So, in sum, a guarded vote for Chas Freeman--not that any votes will be necessary for this appointive position. It's time we had some candor and intellectual noncomformity, some abrasiveness in the too-smooth collegiality of the intelligence bunker. It is also time to resume the relative balance that existed before George W. Bush gave veto power to Israel's neoconservative supporters over US government policy and appointees in the region.
Read it all. I should add - again - that I don't share all of Freeman's views. But I am glad that his perspective might be thrown into the mix as the new president re-callibrates the US's Mid-East policy. I don't think genuine disagreements about foreign policy should be forced into the box of identity politics. And I do think a mix of realism and internationalism is useful in a Democratic administration. In fact, I'm suspicious of any foreign policy thinker who is only ever in one tradition or other. I know I've long had elements of neoconservatism and realism in my own approach to foreign policy - and I try to balance them in the face of a changing world and always-shifting situations.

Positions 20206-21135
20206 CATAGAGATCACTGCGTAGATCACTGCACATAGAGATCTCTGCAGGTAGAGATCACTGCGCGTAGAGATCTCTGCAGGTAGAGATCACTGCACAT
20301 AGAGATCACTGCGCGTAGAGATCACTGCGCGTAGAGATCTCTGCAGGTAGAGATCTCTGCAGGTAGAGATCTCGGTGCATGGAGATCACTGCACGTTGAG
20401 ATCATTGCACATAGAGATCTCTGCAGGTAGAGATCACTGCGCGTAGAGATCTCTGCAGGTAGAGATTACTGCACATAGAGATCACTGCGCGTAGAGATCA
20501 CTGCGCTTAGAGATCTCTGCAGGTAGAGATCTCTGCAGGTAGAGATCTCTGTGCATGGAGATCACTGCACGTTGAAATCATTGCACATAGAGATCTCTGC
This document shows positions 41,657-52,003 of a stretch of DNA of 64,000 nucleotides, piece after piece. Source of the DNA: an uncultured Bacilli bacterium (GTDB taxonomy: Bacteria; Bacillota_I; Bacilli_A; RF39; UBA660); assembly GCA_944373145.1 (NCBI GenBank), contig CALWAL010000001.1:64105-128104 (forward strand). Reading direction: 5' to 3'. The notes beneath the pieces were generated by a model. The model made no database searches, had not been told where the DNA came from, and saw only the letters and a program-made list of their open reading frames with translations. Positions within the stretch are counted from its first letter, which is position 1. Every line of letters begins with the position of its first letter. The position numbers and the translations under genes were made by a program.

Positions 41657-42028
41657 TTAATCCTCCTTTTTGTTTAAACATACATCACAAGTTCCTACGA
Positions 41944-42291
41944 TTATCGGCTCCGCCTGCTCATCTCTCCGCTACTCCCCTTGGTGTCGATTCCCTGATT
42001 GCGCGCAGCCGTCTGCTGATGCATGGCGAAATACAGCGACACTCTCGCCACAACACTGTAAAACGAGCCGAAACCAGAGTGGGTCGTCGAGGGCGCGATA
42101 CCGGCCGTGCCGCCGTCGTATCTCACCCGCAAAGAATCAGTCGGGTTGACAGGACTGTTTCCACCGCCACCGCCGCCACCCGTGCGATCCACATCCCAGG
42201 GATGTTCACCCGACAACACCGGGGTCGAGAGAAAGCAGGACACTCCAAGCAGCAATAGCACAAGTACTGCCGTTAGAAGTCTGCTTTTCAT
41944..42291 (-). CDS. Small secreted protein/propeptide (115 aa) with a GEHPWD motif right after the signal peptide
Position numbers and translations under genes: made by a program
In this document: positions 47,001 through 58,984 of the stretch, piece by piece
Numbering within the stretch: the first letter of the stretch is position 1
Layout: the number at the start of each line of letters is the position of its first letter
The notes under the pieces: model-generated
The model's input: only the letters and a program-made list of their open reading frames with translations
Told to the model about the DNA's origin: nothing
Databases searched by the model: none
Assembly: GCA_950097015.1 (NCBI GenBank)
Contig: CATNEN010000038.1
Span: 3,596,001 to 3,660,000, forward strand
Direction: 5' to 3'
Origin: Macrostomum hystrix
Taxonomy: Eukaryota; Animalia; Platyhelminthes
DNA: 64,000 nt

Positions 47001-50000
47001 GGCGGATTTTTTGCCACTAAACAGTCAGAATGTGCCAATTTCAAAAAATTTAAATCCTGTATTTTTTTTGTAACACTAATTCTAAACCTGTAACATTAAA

I was initially skeptical of intervention in the Balkans, for example, until the horror of Serbian genocide came home to me and I could see a sensible and not-too-risky way of stopping it. I am against intervention in Darfur and was against the Somalia adventure - because I haven't been persuaded that the risks outweigh the benefits (on Somalia, I was proven sadly right). I've never thought of China as some kind of mortal enemy to the US, and, although I loathed the Soviet Union, was happy to make my peace with Russia as a great and un-ideological power. My neocon apex was in the run-up to the Iraq war, as al Qaeda seemed to provide real proof of the worst fears of some neocons, and as I naively believed what they told me was simply incontrovertible evidence of Saddam's weapons programs and of Iraq's readiness for secular democracy. I'd love the world to be more democratic and to see the Islamist theocracies and Arab autocracies of the Middle East reform. But I'm required to look at the world as it is, and not as I might like it to be.
To put it more bluntly: if you have not changed your position somewhat in the past eight years, there's something wrong with you. The idea that Obama should not have advisers who challenge some of the core assumptions of the Bush years, especially with respect to Israel-Palestine, seems nuts to me. And the impulse to blackball and smear someone as a bigot is reprehensible.
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